Walking closer (or should I say jumping!?) towards this magnificent edifice I would occasionally stop and look up and rejoice in the charm and grandeur of every single structure and every single all-New York detail. It is beauty in an intimidating, majestic way…
The streets and intersections leading to the Empire State Building were packed with another NYC icon -NYPD Training Academy graduates loaded with hopes and beaming with happiness. I pored over their elegant spotless uniforms and the big smiles on their ethnically- diverse faces and suddenly I felt lucky and grateful that I am equally happy as any of them though our motives are different. The truth is I wondered if anyone’s happiness was in any measure comparable to mine. I wrapped my arms around Eric and I fell in love with life and human existence all over again…
We made it through the jolly crowd to the entrance door of the Empire State Building where we took a quick tour around the first floor and then prepared to get tickets to get to the top. I anticipated a long line of people and long it was, but not too annoyingly so. Heightened security procedures might have had a hand in stalling visitors, but to keep this building safe and sound I am glad they were.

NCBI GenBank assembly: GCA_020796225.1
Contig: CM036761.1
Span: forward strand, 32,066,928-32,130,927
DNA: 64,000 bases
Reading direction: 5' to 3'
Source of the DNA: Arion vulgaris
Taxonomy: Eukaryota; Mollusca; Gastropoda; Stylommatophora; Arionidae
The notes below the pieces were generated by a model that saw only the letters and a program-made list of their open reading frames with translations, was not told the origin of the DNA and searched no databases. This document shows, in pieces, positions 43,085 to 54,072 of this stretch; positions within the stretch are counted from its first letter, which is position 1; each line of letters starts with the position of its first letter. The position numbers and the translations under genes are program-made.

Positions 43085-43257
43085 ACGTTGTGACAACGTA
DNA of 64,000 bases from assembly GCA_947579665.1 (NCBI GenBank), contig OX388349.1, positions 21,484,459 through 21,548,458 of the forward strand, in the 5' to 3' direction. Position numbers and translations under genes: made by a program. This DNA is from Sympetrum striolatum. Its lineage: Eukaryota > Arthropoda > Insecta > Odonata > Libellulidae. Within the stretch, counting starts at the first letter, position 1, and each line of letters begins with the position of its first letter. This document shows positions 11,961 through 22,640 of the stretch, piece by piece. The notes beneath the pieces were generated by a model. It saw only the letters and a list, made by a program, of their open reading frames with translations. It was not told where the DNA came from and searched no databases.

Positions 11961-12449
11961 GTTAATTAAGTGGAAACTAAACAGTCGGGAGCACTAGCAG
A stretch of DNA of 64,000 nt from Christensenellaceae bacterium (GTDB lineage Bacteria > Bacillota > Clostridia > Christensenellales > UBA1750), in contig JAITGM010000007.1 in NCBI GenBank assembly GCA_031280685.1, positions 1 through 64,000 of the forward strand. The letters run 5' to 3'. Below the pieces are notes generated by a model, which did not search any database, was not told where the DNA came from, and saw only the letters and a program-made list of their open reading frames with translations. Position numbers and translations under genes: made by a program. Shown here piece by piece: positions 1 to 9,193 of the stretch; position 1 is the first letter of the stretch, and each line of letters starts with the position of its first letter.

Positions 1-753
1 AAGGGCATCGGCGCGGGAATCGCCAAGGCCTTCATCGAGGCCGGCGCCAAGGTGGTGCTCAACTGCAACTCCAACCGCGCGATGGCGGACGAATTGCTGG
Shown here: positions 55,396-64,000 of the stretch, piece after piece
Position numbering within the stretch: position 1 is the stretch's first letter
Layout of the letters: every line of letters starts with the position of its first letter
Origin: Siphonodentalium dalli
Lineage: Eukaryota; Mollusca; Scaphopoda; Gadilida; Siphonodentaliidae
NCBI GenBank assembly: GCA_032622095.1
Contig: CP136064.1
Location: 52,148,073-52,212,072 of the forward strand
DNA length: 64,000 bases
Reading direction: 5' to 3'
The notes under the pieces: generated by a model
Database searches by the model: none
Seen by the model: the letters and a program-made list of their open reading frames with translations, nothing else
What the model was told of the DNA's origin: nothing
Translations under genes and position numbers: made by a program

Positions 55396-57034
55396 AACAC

New York City from the top of the Empire State Building is an intimidating, yet intoxicating vision. NYC enjoys uniqueness more than anything else and that’s why even from 1, 200 feet high what you look at below is unmistakably NYC. And even though you don’t see the subways or hear the noise or shove through people or worry about getting lost, still, what you look at instantly generates associations with such moments and such experiences. The cold wind was severely cutting through our faces at that height, but the spectacle was too beautiful to walk away from so we held out as much as we could before finally descending back down on earth!
Once more into the fast-beating heart of NYC being lost was fun only to the point where it was manageable; while roaming through the spacious streets and gazing at the monumental structures for exploration’s sake. But when it was time to make a transition to another part of the city we needed to know where we are and where we’re going. But even after purchasing Metro Cards we opted to take a cab to NYC’s Little Italy!